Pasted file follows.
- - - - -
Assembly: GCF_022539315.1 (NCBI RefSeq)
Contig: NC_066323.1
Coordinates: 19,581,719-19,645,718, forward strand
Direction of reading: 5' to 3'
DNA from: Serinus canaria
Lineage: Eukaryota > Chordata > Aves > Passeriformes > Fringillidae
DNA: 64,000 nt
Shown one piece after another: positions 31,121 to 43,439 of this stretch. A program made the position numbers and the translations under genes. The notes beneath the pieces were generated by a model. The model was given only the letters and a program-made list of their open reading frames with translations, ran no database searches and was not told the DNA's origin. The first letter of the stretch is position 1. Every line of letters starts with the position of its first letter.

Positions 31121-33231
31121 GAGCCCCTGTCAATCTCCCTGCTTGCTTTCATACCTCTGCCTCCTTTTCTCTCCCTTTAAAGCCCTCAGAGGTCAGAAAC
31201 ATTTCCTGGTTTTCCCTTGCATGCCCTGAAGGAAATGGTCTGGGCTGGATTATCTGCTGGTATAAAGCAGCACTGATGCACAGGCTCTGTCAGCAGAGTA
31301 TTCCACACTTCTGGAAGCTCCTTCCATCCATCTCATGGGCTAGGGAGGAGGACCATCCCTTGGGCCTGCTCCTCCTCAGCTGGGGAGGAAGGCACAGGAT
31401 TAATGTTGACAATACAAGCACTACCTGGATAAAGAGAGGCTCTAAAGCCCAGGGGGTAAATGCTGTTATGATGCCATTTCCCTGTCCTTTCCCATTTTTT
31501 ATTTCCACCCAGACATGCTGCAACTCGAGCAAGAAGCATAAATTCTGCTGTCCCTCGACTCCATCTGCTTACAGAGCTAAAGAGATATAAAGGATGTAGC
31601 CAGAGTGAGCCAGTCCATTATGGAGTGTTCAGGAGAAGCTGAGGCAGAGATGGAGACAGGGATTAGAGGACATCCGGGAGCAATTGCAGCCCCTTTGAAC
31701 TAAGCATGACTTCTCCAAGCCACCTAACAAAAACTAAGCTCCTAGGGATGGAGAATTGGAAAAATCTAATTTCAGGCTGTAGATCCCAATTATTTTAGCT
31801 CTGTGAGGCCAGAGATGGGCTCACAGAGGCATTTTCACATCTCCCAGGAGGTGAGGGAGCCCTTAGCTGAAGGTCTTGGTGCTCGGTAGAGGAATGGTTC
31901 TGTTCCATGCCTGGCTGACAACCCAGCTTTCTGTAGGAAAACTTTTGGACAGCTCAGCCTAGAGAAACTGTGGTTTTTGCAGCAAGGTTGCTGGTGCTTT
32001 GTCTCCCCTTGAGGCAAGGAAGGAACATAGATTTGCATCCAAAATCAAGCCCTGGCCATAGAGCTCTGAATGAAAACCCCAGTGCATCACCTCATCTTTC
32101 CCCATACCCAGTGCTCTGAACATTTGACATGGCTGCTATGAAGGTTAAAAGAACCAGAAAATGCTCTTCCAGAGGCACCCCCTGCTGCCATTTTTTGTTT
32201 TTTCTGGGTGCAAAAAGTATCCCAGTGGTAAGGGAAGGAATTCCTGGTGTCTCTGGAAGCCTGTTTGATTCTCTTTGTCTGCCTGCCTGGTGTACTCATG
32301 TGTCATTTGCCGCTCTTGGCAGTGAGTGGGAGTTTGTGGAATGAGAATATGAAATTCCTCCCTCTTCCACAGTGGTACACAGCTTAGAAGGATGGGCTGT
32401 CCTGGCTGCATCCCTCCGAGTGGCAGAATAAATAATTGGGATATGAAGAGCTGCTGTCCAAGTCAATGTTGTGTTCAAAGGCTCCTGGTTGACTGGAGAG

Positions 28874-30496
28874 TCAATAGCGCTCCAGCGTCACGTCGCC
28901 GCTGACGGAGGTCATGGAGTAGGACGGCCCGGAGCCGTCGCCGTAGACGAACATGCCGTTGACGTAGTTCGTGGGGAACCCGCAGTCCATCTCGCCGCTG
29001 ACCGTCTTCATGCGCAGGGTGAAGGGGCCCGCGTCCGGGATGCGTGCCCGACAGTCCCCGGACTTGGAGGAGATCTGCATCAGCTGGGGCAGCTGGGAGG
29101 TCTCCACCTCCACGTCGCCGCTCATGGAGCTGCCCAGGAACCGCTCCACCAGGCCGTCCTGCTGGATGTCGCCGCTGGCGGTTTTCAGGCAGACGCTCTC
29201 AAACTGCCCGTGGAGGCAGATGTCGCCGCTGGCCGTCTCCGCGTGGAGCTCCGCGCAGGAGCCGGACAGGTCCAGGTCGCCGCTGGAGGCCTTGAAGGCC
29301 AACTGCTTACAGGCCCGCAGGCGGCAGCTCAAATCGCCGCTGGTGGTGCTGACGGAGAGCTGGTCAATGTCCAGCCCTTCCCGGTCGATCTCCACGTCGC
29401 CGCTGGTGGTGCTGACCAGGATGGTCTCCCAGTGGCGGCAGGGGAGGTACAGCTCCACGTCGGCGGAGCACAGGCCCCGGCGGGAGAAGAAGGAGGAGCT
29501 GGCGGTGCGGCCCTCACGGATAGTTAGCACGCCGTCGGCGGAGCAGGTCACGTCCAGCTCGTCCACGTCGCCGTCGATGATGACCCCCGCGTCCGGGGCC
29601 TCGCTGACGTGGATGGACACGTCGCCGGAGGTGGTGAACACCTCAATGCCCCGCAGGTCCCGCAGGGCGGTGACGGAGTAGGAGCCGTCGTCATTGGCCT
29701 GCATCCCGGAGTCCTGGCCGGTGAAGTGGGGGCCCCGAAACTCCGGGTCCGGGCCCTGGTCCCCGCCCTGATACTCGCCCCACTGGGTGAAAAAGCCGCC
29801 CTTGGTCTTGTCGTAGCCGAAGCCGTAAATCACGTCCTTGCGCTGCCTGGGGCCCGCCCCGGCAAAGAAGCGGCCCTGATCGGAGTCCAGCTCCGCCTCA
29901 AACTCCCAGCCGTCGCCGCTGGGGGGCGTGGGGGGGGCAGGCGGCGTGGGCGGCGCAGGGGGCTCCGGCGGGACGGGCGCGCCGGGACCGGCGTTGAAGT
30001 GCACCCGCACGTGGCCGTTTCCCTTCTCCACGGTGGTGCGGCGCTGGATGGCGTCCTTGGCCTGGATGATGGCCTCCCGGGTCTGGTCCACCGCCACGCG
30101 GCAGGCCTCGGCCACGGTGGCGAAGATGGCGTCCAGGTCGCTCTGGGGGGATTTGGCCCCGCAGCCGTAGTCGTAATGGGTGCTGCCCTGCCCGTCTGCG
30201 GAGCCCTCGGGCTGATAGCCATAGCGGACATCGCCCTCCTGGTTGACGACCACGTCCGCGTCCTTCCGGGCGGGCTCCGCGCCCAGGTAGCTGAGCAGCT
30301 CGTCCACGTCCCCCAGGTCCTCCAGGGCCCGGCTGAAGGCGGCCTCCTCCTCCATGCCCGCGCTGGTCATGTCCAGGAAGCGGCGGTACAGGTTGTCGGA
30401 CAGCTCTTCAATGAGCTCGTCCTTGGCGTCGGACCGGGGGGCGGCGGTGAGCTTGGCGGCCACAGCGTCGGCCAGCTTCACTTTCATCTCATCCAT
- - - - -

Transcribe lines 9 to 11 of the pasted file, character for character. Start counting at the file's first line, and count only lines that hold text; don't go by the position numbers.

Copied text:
Positions 31121-33231
31121 GAGCCCCTGTCAATCTCCCTGCTTGCTTTCATACCTCTGCCTCCTTTTCTCTCCCTTTAAAGCCCTCAGAGGTCAGAAAC
31201 ATTTCCTGGTTTTCCCTTGCATGCCCTGAAGGAAATGGTCTGGGCTGGATTATCTGCTGGTATAAAGCAGCACTGATGCACAGGCTCTGTCAGCAGAGTA